There are a whole host of other things that come part and parcel with maintaining a priestly identity that, while maybe not “liked” by certain laity or clergy, should not be considered clericalism provided they are maintained in a healthy balance with other facets of personality and ministry:
    – openness toward (but not demand of) actions on the part of the laity to give respect due to his priestly character;
    – wearing of clerical attire (and to be picky, in US particular law this is defined as a clerical suit or a cassock);
    – expectation of professional courtesies (e.g. a reasonable expectation of being called Fr. Lastname);
    – maintaining some degree of boundaries between himself and the laity should he so desire (even if this is perceived as ‘coldness’ by some) — remember different personality types have different needs;
    – personal integrity that comes with holding to the doctrines of and following the disciplines of the Church (together with the expectation that others do the same);
    – a desire to spend social time with other priests;

    Some might consider these to be part of “clericalism” — but I do not, and could never denounce a notion of “clericalism” that encompasses them.

  5. We have always addressed popes by their first names as in Pope Francis rather than Pope Bergoglio. If this is apt for the servant of the servants, why not for the servants? Religious have also been most commonly addressed by their first names. For the life of me I don’t know what other than clericalism would prompt an aversion by some priests of being addressed by their first names along with the title Father. No one would object to priests wishing to spend some time with other priests, but not if this involves an avoidance of spending time with parishioners in social settings.Is Christ responsible for establishing the sacramental character of ministerial priests as superior to the sacramental character of his priestly people? Clerical attire is a rather late development but clearly it emerged at a time when priests were regarded as superior to the laity so as to set them apart. When the temple police came for Jesus in the garden they needed someone who knew him to point him out. Guess he wasn’t wearing distinctive garb? So if the master didn’t do this why should his disciples? Anything priests can do to identify with those they serve as fellow disciples, all the better.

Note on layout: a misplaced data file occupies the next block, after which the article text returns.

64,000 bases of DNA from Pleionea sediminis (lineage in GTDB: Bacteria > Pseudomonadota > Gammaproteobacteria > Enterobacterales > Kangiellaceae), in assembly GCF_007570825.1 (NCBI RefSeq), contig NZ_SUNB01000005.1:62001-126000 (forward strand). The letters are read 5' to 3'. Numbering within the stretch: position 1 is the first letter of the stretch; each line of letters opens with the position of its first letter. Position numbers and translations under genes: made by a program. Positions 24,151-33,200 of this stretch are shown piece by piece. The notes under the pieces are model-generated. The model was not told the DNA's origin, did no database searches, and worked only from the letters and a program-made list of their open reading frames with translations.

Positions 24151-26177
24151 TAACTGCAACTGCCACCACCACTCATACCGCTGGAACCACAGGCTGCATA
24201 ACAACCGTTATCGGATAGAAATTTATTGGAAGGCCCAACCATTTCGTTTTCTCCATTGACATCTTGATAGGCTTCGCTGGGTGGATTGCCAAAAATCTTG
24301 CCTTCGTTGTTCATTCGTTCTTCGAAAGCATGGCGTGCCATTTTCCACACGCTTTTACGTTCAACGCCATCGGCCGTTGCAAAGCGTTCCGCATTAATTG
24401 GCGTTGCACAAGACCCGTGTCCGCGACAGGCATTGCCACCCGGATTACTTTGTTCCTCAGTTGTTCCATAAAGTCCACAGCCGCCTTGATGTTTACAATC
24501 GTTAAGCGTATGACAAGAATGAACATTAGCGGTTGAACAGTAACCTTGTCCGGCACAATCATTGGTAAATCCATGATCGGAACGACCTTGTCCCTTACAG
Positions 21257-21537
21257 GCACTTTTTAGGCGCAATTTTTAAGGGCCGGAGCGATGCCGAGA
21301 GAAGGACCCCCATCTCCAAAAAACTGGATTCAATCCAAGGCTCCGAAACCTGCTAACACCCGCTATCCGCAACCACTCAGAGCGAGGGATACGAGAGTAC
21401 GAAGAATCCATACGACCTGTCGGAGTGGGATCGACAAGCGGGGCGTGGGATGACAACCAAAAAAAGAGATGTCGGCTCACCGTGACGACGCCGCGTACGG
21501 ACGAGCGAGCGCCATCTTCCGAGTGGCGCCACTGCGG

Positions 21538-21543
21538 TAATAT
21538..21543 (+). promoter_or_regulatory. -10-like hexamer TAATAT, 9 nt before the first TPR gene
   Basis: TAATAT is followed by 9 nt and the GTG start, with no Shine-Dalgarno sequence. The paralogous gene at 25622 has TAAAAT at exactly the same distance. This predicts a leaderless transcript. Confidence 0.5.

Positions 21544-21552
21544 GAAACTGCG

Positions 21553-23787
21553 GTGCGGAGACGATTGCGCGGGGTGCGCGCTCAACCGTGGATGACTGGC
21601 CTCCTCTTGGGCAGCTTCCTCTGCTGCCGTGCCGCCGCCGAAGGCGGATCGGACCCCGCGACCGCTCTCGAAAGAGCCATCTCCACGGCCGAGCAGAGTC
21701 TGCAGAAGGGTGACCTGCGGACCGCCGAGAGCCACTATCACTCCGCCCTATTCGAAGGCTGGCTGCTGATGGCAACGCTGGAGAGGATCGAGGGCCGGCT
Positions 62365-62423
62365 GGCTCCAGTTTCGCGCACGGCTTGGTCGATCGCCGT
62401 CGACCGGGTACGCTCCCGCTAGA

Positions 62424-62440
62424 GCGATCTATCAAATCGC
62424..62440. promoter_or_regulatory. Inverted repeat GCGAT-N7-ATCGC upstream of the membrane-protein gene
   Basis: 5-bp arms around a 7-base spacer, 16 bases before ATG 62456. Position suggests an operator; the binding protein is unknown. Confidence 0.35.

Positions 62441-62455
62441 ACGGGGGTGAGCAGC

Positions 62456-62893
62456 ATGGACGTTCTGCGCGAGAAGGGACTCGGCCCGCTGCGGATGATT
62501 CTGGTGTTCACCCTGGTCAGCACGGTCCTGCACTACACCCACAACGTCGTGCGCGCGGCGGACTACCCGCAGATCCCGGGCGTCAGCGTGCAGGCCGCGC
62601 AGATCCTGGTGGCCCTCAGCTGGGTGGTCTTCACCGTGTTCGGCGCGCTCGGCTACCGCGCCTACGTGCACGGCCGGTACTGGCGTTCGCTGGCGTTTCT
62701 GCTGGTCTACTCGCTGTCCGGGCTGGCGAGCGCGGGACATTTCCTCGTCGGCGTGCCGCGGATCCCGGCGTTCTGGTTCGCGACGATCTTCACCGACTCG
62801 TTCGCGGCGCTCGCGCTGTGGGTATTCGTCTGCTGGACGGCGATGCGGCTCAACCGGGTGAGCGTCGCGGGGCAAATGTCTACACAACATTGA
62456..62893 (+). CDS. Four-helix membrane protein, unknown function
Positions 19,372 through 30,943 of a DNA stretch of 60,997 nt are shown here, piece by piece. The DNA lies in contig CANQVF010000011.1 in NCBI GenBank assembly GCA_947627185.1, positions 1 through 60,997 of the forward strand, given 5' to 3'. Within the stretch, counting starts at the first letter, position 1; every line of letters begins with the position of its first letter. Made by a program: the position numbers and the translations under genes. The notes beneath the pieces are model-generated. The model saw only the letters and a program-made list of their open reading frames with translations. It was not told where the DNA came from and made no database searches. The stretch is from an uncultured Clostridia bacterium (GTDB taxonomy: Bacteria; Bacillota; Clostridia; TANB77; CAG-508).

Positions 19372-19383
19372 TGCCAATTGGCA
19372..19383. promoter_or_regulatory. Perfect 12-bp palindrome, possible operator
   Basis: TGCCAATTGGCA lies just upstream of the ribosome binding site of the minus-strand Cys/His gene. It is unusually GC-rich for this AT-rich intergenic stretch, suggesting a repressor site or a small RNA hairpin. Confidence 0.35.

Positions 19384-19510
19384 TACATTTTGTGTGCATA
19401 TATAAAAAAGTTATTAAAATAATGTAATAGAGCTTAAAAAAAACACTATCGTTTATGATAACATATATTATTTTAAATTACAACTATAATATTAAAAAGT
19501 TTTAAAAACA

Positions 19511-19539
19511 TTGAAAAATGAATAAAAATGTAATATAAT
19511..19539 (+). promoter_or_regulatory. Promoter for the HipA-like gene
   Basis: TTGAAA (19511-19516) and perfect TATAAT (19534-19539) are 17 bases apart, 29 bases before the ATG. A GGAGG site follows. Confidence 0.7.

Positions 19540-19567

1. @Fr. Jack Feehily – comment #6:
      At least as an adult, I have referred to all my parish priests by their first name, and we’ve always been on good terms. In fact, one priest I was and continue to be very fond of had his first name as Edward, so we all called him Fred as in Fr.Ed. I actually think to some degree the laity clothe a sort of clericalism on their priests, and some of the priests are all too willing to put the garment on.

  6. “women’s ordination … it would be horrible if we start clericalism even among women.”

    This is an excuse to not ordain women. Yes, a more Pope Francis style excuse (he said basically the same thing in an interview) but still just an excuse. Excuses like this will certainly not convince most Catholics, mush less the rest of the world.